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Epic collaborates with creator for new Fortnite dance emote

Following a number of lawsuits accusing the developer of “misappropriating” popular dances by African American performers, Epic Games has now worked in collaboration with YouFunnyB, the creator of the Billy Bounce dance, to include it as a dance emote in Fortnite.

In a recent tweet on Twitter, YouFunnyB said: “[Shout out to] Fortnite for letting me add my dance to the game Billy Bounce. Did it for yah of course yah enjoy yourselves.”

It’s unclear if YouFunnyB has been financially compensated for the dance, and as Polygon reports, neither the dance creator nor Epic have confirmed either way.

For several months now, the artists behind some of Fortnite’s most iconic moves have been calling on developer Epic to compensate them. Fresh Prince of Bel-Air actor Alfonso Ribeiro and Rapper 2 Milly filed unsuccessful lawsuits against Epic Games for replicating and selling their dance moves in Fortnite.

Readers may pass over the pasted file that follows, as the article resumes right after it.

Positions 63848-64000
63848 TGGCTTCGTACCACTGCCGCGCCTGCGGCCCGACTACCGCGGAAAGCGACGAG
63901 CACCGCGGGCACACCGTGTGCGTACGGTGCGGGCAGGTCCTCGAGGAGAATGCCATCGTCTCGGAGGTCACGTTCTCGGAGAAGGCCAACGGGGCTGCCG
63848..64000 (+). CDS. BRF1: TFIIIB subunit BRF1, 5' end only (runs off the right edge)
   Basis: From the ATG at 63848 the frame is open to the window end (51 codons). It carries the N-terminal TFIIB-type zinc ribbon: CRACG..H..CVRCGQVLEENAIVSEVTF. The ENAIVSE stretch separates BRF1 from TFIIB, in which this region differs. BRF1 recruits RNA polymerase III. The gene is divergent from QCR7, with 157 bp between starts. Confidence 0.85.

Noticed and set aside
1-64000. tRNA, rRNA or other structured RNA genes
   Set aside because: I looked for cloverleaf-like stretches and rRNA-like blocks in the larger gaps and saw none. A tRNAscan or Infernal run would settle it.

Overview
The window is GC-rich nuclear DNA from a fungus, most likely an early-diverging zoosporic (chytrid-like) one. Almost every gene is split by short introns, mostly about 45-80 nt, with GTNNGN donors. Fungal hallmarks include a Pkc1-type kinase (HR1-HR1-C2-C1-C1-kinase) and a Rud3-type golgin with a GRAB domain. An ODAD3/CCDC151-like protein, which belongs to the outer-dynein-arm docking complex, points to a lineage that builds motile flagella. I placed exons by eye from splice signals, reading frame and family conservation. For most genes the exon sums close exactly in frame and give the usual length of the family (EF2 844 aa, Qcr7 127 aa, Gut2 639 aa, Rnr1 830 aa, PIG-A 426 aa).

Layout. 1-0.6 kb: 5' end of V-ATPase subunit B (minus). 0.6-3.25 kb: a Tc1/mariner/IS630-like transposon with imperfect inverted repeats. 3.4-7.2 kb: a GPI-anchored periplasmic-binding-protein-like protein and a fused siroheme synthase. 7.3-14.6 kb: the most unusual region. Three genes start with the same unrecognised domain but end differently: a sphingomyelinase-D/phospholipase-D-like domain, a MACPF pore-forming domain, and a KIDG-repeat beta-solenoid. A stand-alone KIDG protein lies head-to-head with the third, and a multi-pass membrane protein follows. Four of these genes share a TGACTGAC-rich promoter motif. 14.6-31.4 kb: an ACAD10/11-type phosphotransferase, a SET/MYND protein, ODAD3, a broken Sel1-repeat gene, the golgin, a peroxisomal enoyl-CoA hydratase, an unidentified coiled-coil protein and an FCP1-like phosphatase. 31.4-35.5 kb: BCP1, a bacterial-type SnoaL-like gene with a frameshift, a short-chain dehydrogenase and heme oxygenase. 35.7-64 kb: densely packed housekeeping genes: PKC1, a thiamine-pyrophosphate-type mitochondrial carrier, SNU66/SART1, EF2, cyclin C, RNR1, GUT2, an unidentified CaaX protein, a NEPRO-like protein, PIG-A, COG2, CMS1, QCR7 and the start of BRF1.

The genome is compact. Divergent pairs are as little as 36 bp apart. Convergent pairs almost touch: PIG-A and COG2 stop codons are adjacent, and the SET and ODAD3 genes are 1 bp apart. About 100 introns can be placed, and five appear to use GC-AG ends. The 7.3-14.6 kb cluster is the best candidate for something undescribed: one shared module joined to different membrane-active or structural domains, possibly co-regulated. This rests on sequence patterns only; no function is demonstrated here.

There’s no precedent case law in copyrighting choreography, and patents for individual dance moves cannot be made to the US Copyright Office due to creative choreographic expression, resulting in Ribeiro failing to copyright the dance. Despite this, some performers have proceeded with their own lawsuits, alleging Epic of infringement of copyright, contributory infringement of copyright, violation of publicity rights, and unfair competition.

David Hecht of Pierce Bainbridge Beck Price & Hecht LLP, the law firm representing 2 Milly and Ribeiro before their cases were dismissed, said: “It is widely recognized that Mr. Ribeiro’s likeness and intellectual property have been misappropriated by Epic Games in the most popular video game currently in the world, Fortnite.

“Epic has earned record profits off of downloadable content in the game, including emotes like ‘Fresh’, yet Epic has failed to compensate or even ask permission from Mr Ribeiro for the use of his likeness and iconic intellectual property. Epic uses the Running Man, and other dances, to create the false impression that Epic started these dances and crazes or that the artist who created them is endorsing the game.”

About Vikki Blake

It took 15 years of civil service monotony for Vikki to crack and switch to writing about games. She has since become an experienced reporter and critic working with a number of specialist and mainstream outlets in both the UK and beyond.

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